Seven Annoying Reenacting Types

by Jonah Begone

Stay in reenacting for a few years and I'm sure you'll run into these "types." They're to be found East and West, Union and Confederate, Civil War or Revy War. Read on and see if you haven't already encountered some.

1. The Enthusiastic Drill Private

This is a young - but not always so! - private who remembers Napoleon's quote "Every corporal carries a marshal's baton in his knapsack." Aspiring to higher rank, he displays his ambition by vocalizing an endless flow of helpful advice during drill: "Dress right! Dress right!" "Rear rank cover down!" "Guide on the colors!" "Lean into the pivot!" If you're within reach he'll have the nerve to manually align you into place. You know the type: if the company is marching over a bridge he'll invariably shout "Break step! BREAK STEP!" as if the semi-synchronized passing of 20 guys is going to collapse the thing. Before a cannon fires he'll shout "Fire in the hole! Open your mouths! Open your mouths!," and during the battle - apparently feeling that the redundant voices belong to the NCO's - he'll shout the ever-helpful "No ramrods! No paper!" Stifling the Enthusiastic Drill Private is the one excusable time a commander may loudly order "Quiet in the Ranks!" (It's also justifiable cause for one private to frag another.)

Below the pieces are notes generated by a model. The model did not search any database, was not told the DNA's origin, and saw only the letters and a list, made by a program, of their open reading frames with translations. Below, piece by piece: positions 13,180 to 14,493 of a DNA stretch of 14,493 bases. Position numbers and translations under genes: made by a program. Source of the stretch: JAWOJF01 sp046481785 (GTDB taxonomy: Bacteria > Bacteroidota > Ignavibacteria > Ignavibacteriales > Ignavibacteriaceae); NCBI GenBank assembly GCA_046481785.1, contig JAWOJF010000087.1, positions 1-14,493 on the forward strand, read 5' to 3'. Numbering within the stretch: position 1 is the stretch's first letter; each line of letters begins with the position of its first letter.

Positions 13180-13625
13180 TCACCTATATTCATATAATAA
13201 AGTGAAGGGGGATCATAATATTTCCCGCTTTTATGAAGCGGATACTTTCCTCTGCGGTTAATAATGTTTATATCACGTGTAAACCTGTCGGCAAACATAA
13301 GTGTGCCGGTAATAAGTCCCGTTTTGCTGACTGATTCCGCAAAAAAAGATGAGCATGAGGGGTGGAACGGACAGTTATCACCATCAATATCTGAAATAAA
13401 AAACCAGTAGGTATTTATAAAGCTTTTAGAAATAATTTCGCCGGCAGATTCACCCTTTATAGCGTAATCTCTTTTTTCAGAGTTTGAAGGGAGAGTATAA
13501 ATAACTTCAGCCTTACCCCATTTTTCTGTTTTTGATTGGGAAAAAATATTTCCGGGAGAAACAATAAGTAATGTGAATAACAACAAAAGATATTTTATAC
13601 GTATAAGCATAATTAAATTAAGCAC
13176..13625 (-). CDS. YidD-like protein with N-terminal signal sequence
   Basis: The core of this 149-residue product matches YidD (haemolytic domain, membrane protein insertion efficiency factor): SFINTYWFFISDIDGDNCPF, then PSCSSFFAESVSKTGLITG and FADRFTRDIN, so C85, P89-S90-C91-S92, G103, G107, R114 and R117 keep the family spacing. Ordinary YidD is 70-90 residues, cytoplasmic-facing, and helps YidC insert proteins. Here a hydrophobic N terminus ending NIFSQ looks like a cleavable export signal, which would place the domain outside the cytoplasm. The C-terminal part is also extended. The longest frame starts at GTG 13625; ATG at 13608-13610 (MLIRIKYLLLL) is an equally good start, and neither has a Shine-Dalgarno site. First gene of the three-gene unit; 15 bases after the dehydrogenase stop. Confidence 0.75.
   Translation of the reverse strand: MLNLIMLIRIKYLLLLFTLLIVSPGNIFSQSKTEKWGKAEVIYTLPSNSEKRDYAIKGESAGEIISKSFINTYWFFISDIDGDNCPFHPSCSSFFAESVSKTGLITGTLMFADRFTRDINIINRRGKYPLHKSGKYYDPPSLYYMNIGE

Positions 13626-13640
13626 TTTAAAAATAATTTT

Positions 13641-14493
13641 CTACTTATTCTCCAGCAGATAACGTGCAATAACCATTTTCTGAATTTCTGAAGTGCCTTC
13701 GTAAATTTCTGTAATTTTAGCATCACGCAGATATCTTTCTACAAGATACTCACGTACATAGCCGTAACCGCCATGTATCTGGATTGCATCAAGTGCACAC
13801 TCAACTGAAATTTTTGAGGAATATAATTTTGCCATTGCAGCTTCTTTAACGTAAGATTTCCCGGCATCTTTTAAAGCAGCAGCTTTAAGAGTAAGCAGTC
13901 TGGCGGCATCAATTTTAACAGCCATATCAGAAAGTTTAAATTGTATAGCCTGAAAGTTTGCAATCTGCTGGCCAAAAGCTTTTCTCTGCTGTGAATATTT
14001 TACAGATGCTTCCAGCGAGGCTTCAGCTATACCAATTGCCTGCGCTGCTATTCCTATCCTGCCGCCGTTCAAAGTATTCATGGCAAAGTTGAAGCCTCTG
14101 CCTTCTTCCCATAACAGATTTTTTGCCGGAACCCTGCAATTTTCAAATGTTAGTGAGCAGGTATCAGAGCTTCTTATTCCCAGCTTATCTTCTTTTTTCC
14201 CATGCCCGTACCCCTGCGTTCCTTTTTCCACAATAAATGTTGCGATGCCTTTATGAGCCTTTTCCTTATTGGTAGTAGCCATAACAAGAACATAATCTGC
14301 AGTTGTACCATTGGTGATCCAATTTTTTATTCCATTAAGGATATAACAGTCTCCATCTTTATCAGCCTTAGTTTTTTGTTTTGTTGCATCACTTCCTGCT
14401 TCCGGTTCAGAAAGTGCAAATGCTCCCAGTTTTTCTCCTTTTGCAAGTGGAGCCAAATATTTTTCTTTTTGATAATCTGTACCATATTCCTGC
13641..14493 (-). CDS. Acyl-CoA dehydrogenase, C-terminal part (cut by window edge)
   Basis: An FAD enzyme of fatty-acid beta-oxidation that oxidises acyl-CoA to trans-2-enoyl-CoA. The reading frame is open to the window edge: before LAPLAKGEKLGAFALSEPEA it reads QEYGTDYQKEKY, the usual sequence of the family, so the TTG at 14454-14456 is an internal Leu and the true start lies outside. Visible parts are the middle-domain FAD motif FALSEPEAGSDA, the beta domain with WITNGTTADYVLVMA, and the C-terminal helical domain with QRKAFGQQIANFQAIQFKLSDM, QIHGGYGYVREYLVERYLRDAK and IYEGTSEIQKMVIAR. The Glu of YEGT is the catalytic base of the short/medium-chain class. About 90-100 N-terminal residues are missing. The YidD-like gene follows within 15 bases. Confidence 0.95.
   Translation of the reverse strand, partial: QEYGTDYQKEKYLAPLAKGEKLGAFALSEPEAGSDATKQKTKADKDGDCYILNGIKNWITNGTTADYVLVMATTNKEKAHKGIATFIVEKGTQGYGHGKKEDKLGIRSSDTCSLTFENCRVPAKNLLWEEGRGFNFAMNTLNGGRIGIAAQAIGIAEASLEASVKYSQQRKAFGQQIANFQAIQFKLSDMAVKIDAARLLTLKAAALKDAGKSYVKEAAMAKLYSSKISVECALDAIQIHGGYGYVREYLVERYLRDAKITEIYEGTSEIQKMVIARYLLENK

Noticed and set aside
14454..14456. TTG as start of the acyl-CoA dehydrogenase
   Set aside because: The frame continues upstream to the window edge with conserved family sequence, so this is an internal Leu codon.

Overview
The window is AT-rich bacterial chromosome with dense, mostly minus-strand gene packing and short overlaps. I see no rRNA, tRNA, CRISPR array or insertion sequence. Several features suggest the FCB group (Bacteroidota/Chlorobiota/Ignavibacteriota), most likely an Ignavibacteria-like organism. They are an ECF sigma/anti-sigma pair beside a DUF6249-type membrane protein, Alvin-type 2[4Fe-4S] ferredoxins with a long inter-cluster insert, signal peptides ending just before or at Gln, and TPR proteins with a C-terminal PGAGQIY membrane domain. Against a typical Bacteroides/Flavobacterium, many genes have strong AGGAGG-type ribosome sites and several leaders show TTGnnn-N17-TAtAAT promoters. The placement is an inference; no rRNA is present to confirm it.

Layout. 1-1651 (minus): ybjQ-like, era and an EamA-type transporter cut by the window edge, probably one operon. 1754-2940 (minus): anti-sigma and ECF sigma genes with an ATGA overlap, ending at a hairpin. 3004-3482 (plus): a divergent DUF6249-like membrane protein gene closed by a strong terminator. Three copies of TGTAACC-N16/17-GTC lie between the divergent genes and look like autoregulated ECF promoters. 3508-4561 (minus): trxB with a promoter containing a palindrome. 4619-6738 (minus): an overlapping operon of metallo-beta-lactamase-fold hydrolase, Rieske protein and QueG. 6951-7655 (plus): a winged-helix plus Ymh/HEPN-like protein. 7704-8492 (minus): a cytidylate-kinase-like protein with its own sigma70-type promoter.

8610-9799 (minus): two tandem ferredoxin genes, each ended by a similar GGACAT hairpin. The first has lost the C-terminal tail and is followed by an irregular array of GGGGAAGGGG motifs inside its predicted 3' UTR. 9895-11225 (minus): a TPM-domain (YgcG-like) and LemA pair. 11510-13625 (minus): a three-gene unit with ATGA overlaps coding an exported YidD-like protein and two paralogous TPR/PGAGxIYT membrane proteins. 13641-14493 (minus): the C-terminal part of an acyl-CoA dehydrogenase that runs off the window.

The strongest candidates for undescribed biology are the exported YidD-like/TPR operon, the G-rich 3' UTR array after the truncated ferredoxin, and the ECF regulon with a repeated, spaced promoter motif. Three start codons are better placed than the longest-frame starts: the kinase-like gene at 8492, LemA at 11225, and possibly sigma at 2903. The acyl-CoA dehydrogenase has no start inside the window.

2. The Dull Wit